It was not lost on me that I read most of this section while my three oldest boys, dressed as ninjas, ran in and out of the room, engaged in an ongoing sword fight/kidnapping plot/tickle war with my husband.
As I joined in some of the action, I could recognize what Dr. Jaak Panksepp has found in his studies, as shared by Heather Shumaker in her book,It’s OK Not to Share (*affiliate link):
“…Rough-and-tumble play helps to develop the brain’s frontal lobe, including the prefrontal cortex. This is the key region for executive function…”
Those executive functions include impulse control, something I was actually seeing in full display. The sword strikes, the karate kicks — all these actions that may have seemed like out of control, aggressive play– were all well-regulated. No one actually got hurt. The boys were actually having an intense workout in self-control, despite what one might make as quick assumptions from a superficial observation.
In fact, another early education expert cited in the book, Dan Hodgins says, “It’s just as important to roughhouse with kids as to read them a story.”
As adults, we are sometimes uncomfortable with high-energy (and high-noise!) play. We cringe at the imaginative themes that may appear to be too violent and aggressive. We worry that violent play may lead to violent kids and then violent adults.
The irony is, as that as play researcher Stu Brown examined the play histories of some of the worst criminals, he found that there was often a severe LACK of play in their childhoods. Play — with all its physicality, all its complex themes, and all its risk — is what helps kids to develop in normal, healthy ways. When we restrict that play unnecessarily, science tells us there are consequences.
(Read more on this in my post Is There Danger in Play or More in its Absence?)
This section is full of powerful research and a few thoughts that may push you outside of your comfort zone a bit. In fact, there’s so much great information, that it’s been divided for discussion purposes. Part 1 (pgs 193-233) is addressed here and will be discussed in a G+ chat with Heather Shumaker, along with Jaime Reimer of Hands On As We Grow. With about 9 sons between us (if I counted right) I think it’s safe to say we’re familiar with rough-and-tumble play. It should be a great chat!
(Video will be posted here as soon as it’s recorded. Past posts and videos can also be found on the kick-off page for this series.)
(*Be sure to check out Jamie’s blog at Hands On As We Grow.)
I’d love to hear your thoughts on this first half of Section 4 before we have our discussion! What would you ask Heather? Have you had to learn to adjust your comfort level or more clearly state your boundaries when it comes to rough-and-tumble play?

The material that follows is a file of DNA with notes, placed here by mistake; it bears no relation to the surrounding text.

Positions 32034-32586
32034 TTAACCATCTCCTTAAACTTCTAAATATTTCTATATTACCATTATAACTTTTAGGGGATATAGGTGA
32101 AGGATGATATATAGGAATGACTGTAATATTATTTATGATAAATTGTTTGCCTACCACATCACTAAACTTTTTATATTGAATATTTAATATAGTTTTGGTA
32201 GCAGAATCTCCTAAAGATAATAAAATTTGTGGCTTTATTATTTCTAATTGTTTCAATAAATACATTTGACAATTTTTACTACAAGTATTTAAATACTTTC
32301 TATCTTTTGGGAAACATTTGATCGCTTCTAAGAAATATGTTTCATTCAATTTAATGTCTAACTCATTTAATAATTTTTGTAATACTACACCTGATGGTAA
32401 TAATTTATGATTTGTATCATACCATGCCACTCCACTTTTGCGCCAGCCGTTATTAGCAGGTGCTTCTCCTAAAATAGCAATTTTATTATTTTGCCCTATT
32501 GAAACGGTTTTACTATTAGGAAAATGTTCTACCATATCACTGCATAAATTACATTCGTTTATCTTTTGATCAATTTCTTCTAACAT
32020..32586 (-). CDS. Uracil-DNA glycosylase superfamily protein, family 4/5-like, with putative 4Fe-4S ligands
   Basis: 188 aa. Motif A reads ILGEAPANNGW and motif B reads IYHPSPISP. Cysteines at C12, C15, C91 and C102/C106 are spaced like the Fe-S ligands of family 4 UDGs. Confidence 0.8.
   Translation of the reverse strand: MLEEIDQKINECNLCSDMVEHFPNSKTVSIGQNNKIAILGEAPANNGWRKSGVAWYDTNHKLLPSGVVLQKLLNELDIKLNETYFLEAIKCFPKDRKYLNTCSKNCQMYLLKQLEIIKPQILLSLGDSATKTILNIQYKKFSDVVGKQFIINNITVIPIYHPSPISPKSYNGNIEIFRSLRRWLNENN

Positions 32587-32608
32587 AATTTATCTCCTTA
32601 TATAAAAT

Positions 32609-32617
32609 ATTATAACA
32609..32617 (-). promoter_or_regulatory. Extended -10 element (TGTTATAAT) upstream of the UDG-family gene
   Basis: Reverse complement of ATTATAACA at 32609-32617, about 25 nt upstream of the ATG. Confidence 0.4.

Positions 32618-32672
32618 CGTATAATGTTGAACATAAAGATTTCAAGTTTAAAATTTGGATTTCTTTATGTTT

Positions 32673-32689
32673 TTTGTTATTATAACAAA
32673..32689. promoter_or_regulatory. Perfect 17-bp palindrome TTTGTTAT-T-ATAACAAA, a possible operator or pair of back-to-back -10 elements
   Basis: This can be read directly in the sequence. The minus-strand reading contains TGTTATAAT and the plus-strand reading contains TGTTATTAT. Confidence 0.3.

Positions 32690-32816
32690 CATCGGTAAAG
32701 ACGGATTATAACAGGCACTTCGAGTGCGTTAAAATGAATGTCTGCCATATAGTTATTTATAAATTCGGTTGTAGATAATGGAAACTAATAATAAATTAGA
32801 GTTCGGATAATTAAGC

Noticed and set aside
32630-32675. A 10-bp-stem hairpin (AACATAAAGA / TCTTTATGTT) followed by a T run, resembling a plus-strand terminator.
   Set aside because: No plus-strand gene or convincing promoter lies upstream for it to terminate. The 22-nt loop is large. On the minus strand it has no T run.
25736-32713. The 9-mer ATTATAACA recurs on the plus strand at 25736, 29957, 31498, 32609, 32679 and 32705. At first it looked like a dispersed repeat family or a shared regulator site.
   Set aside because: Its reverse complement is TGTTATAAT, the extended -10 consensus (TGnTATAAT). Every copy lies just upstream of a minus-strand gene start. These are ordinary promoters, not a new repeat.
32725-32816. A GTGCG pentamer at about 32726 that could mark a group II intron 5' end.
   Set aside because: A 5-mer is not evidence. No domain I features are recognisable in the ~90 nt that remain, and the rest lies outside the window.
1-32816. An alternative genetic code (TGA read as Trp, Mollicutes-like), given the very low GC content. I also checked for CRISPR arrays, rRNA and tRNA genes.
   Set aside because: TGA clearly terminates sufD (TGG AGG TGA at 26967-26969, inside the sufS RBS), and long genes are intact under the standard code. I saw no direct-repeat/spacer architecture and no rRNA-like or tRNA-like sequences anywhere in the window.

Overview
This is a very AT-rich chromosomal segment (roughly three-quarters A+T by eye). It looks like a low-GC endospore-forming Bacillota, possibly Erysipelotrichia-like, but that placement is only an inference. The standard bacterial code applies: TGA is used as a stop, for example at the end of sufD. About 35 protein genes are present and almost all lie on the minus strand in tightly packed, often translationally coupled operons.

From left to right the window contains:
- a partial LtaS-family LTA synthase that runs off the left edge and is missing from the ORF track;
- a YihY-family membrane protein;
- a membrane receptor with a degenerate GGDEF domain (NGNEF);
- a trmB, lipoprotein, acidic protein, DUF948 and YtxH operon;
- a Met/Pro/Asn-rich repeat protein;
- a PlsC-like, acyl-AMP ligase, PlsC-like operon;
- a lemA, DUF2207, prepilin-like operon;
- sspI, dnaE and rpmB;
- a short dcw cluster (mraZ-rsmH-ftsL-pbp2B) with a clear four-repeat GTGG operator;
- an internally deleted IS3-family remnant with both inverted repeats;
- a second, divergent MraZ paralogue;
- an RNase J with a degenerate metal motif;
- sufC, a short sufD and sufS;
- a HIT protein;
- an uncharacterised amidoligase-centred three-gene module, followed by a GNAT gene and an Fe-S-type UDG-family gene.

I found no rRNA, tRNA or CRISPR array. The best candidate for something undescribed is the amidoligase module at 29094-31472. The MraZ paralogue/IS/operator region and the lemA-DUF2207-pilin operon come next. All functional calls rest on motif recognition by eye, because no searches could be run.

Here are a few concepts/quotes from the section that might get some ideas flowing (they did for me!):
- “Misbehavior is usually a sign that our expectations are not right.”/ “Normal child behavior gets demonized in homes and preschools.”
- Trying to make “boys behave like girls”.
- Exploring power, strength, and courage through play though the form it takes may not be to our liking as adults.
- Even “aggressive”, “violent” play can be pro-social.
- Setting appropriate limits for rough play and maintaining adult limits and authority while letting children experiment with power.
- “Cut their screen time, not their play.”
Add your thoughts in the comments section, or begin at the beginning!
I am really excited for this discussion. I haven’t read the book- yet! But I wonder how she approaches this when working with schools. It’s been a concern of mine. Where I am there is full day Kindergarten and a 30 minute recess (after lunch)- and that’s it. They are pretty proud of those full thirty minutes, and I do applaud them that recess hasn’t disappeared altogether or been cut to only 15 minutes like in some schools. However, that still seems like such a small amount of time, to me. Especially since we spend a lot of time out of doors. I have spoken with the principal and am so pleased to say that they are more than willing to work together with me- potentially doing half day kindergarten and such. I am just curious if she has done or seen done other approaches to working with schools and play.
Great question, Andrea! I have to admit that as we were checking out new schools for our move, I laughed to myself as I was comparing who had the MOST recess, not the least as some parents might do. I think it’s worth asking as well, how much play and movement is incorporated into the day outside of recess. Like you, I applaud any school that makes an effort to preserve the free, unstructured play format of recess, but like Heather said, kids need movement all day long. So I think it’s worth asking teachers and administrators how they work to incorporate meeting that need into the whole day.
Kristin Bjorn says
Thanks for the great article. When I was teaching kindergarten, I learned that some children (perhaps most) can learn or sit still, but not both at the same time. It’s so important to have the times of free, imaginative, crazy play. It’s also important to integrate some freedom and movement into everything we do with children so that they don’t become stifled by having to sit still and learn.